...it is only right for God to repay trouble to those who are troubling you—and give relief to you who are troubled (and to us also)—when the Lord Jesus is revealed from heaven in flaming fire with His powerful angels, inflicting vengeance on those who do not know God and do not obey the gospel of our Lord Jesus.
They will be punished with everlasting destruction, and excluded from the presence of the Lord and from the magnificence of His power...

(2 Thessalonians 1:7-9)
From these verses we could ask: "If a believing Christian fails to obey God, what will happen to him?"

Answer: He will be severely punished, right along will all those who: (1) Failed to get to know the true God, and, (2) Failed to obey His teachings.

These verses unquestionably teach that "saving faith" equals "obedient faith."


1 John 2:3
This is how we know that we have come to know Him: if we keep His commands.
(1 John 2:3)
We just noticed previously that people who "do not know God" will be severely punished when Jesus returns. Here, John explains how Christians actually come to know God: when they obey His commands.

In other words, if you don't obey the commands of Christ, you don't really know Him at all, regardless of whether or not you claim to believe in Him.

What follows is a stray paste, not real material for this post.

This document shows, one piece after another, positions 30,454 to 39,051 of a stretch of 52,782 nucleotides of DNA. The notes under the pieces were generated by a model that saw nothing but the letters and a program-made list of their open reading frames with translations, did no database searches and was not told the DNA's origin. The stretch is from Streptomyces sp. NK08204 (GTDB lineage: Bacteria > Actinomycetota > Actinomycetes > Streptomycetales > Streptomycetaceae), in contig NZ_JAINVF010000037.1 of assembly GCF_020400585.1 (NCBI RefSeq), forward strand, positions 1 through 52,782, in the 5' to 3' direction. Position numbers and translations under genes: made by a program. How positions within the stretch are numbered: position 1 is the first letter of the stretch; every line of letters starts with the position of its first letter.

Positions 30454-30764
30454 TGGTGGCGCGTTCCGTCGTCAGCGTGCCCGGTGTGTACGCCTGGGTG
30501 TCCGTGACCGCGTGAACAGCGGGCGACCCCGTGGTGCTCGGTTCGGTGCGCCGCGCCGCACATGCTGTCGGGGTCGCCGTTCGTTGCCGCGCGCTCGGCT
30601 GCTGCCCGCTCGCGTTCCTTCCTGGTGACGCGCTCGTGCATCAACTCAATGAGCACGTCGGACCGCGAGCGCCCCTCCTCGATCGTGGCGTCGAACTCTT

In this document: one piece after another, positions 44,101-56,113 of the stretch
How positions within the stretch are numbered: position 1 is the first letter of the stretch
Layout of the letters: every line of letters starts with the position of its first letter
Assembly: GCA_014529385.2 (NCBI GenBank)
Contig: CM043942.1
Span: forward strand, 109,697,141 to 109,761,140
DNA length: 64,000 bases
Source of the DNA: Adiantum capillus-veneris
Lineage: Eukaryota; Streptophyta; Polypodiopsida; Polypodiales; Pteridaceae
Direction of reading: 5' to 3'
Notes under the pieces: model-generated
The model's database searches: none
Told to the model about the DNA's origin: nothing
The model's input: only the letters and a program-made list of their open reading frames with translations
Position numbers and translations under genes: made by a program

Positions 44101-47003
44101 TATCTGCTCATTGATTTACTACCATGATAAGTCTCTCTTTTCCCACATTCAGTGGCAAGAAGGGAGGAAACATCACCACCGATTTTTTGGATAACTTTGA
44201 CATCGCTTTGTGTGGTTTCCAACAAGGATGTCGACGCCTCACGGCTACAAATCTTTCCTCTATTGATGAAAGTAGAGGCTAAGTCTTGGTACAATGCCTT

So, do you really want to know God? Then develop the mindset that you will truly strive to obey all of His commands and teachings.


Revelation 12:17; 14:12
Then the dragon was enraged at the woman, and went off to wage war against the rest of her offspring—those who obey God's commands and hold to the testimony of Jesus.
...This calls for the patient endurance of the saints—those who keep God's commands and their faith in Jesus.

(Revelation 12:17; 14:12)
Please note who Satan is enraged at: obedient Christians.
He isn't particularly enraged at the disobedient ones—indeed, they aide his cause.
That's because their example of disobedience (willful or otherwise) to the commands of Christ encourages others to follow suit (the "leavening factor"—see 1 Corinthians 5:6).